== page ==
“Women Talking” is an inspiring story about women’s triumphs and tribulations in a male-dominated culture. The film’s examination of assault, torture and women’s freedom is nuanced and sympathetic. If you enjoyed “Women Talking,” Make sure to check out these great movies that deal with similar subjects.
The Handmaid’s Tale (1990)
“The Handmaid’s Tale” is inspired by the best-selling novel of the same name composed by veteran writer Margaret Atwood. Instead of focusing just on June Osbourn, the main protagonist, the story delves into the lives of a rich cast of supporting characters. June, like numerous others, is one of the Handmaids, a cohort of reproductive women recruited across the totalitarian Gilead Republic and subjected to systematic weekly abuses at the whims of barren generals as well as their spouses. Evidently, Gilead has successfully used the combined problems of global warming and universal sterility to launch a vast reeducation program aimed at toppling the U.S. administration.
The Color Purple (1985)
Based on Alice Walker’s most successful work to date, “The Color Purple” chronicles the escapades of two African American sisters who are forced to endure a tragic and heartbreaking upbringing. This story is relayed through the eyes of the elder sister, who, after experiencing an adulterous connection with their dad, ties the knot with an abusive man. The movie delves into the premise that sufferers aren’t in the best spot to impact progress and that there aren’t any simple, idealistic answers to complex societal issues. Individuals are so socially conditioned that they are willing to suffer pain in order to maintain the status quo, even if it is detrimental. This film provides a striking allegory for the success (or failure) of individuals within the frameworks established by society.
Thelma & Louise (1991)
The plot of the movie centers on two ladies who want to escape their mundane lifestyles by taking a relaxing getaway. In spite of the several occasions I’d read about this movie, I’d never really watched it. The film is much more than a fun diversion. It’s a wild voyage full of excitement, comedy, and danger. In my opinion, the movie’s greatest strength lies in the rawness of the characters’ responses to the events unfolding before them. Their actions and reactions to their circumstances and challenges are believable, making them seem like real human beings rather than fictional ones. There is a lot more to each of them than the simple archetypes that have been used to describe them.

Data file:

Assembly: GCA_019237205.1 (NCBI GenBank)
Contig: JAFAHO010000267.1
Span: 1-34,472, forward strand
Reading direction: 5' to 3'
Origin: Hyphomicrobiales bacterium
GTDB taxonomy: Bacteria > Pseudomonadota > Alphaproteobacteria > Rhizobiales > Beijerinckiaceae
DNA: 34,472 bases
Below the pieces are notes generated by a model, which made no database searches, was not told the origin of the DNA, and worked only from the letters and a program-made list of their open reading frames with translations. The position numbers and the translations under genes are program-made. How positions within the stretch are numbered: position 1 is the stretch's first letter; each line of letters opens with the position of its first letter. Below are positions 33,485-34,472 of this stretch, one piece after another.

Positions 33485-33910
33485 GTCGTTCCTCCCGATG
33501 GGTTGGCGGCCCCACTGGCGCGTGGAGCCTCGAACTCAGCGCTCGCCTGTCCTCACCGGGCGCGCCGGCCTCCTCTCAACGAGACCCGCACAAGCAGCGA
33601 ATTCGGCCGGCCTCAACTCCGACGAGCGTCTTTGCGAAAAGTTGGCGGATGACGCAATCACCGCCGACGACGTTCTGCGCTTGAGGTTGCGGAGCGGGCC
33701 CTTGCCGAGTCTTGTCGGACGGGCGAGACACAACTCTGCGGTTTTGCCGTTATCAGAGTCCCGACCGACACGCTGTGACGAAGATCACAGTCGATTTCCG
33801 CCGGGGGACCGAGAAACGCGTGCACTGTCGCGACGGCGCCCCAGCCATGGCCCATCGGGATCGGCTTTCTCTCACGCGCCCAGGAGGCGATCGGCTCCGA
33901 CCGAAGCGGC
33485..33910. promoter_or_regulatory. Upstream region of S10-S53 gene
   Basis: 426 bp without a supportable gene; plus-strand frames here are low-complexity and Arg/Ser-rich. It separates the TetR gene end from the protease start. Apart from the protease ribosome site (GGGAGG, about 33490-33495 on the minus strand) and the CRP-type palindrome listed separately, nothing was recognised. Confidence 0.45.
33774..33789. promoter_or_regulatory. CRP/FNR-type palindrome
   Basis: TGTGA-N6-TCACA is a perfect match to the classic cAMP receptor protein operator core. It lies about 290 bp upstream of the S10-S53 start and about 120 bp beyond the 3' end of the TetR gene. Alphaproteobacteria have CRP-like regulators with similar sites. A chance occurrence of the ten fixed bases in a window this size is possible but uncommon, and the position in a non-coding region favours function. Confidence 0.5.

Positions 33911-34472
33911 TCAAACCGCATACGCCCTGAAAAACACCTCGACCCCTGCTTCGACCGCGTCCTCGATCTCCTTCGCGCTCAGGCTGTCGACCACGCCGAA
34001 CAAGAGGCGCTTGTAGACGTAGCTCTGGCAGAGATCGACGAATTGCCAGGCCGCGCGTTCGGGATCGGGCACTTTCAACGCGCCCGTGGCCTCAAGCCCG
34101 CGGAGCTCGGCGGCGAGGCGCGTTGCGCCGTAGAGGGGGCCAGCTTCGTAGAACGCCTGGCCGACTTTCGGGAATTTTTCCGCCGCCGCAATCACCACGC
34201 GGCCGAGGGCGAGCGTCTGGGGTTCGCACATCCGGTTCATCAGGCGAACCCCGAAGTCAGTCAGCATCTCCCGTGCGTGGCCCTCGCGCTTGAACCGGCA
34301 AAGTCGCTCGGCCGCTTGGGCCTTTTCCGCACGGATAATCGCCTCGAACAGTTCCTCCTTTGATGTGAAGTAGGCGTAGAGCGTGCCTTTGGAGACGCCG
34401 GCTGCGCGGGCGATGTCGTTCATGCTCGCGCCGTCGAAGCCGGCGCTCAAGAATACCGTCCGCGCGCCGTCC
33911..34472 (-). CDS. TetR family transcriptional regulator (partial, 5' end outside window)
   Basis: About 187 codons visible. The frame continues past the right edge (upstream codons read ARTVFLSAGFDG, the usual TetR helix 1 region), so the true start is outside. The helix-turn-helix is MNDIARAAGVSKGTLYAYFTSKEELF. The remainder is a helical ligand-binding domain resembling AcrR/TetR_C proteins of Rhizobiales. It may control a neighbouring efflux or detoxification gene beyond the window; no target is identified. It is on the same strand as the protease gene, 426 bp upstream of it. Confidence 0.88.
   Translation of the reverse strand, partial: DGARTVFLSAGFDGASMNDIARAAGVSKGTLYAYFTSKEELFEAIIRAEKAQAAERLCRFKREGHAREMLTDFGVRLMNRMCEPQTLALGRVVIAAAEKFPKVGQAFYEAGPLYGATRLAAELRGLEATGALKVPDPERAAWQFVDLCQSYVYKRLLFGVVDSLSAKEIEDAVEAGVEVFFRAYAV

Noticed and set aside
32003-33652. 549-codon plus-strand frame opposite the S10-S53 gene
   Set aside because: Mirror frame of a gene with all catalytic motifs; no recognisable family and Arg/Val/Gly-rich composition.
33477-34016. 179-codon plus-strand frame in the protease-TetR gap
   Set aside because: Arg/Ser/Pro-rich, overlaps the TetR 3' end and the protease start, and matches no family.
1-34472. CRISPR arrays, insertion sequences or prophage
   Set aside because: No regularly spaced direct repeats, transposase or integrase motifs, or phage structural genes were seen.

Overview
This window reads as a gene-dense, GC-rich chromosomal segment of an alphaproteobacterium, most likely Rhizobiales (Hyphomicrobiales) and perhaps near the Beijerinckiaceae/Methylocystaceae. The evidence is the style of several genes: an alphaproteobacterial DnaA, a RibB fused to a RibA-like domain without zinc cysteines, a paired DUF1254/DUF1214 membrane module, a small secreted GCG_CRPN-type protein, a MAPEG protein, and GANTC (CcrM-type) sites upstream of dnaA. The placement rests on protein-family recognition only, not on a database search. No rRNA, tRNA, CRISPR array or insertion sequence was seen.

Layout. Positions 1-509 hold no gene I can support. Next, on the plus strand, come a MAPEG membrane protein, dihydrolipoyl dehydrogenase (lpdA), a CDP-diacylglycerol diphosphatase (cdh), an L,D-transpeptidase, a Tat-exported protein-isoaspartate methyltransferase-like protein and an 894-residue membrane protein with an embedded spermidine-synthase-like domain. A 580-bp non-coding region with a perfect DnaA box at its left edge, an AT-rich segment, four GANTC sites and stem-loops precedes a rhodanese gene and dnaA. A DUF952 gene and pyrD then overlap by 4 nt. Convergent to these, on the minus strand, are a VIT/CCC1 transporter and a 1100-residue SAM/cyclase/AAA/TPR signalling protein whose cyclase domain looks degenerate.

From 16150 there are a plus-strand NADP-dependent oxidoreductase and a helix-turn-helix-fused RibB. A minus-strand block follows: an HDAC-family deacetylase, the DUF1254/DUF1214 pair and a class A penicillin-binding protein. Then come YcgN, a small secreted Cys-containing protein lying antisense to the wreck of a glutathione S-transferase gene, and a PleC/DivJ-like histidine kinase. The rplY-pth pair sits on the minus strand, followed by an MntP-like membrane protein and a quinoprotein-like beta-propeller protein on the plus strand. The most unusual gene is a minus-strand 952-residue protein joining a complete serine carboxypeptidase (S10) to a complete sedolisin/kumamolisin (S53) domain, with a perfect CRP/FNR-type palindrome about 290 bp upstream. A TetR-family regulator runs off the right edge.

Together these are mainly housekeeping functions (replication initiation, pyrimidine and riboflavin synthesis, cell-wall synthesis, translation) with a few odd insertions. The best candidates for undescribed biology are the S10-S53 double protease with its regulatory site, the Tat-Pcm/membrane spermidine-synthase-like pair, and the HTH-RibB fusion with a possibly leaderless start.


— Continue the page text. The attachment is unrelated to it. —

The Invisible War (2012)
Sundance Documentary Award recipient The Invisible War sheds light on the widespread issue of gender-based molestation and rape in the armed forces. According to the Department of Defense, an alarming more than 20000 military personnel experienced molestation and abuse in 2010. It’s more probable that a female service woman likely be assaulted by a male comrade during battle than she is to be slain by the adversary.
This film gives an inside look at the daily lives of a traditional Muslim household residing in the countryside of Turkey. The protagonists comprise five siblings who are strong-willed and determined to escape the constraints of society placed on them because of their femininity. Following the dissemination of a myth across the community, the lives of the girls will be irrevocably altered by matrimony, the possibility of a wedding, death, and a well-planned and enacted getaway. Every one of the sisters lives up to the film’s title by standing up to their parents as well as other stereotypical relatives, making them the real “Mustang” of the movie.
The film depicts an attractive young lady as she exacts revenge on the guys who abandoned her in a hostile, desolate wasteland. The movie’s heroine, Jen, is presented to the audience as a generically good-looking young woman: she has shining blonde highlights, a closet full of flashy clothes and jewelry, and a permanent radiance. The film’s ability to swing from rendering you sick and uneasy—furious and scared for Jen’s welfare—to thrilled and motivated to celebrate her wins is one of the reasons I enjoyed it so much. As the film progresses, the wonderfully filmed desert wasteland, a wide emptiness that previously prompted a sensation of solitude, provides her cover, and she ultimately begins to appear like a powerful figure in any revenge drama.
The Rape Of Lacy Taylor (2017)
The movie chronicles the tragic story of an African American girl named Lacy Taylor, who was abducted and sexually assaulted by a group of six white teenagers while she was strolling to her home after attending the local church. They drove off with Lacy and a firearm in their possession. They gagged and frightened her before dragging her into the bushes, where they molested her for five hours as she pleaded for her toddler and her spouse. Lacy’s narrative has been muzzled from the start when a law enforcement official whose relatives had enslaved her household pressured her into submission.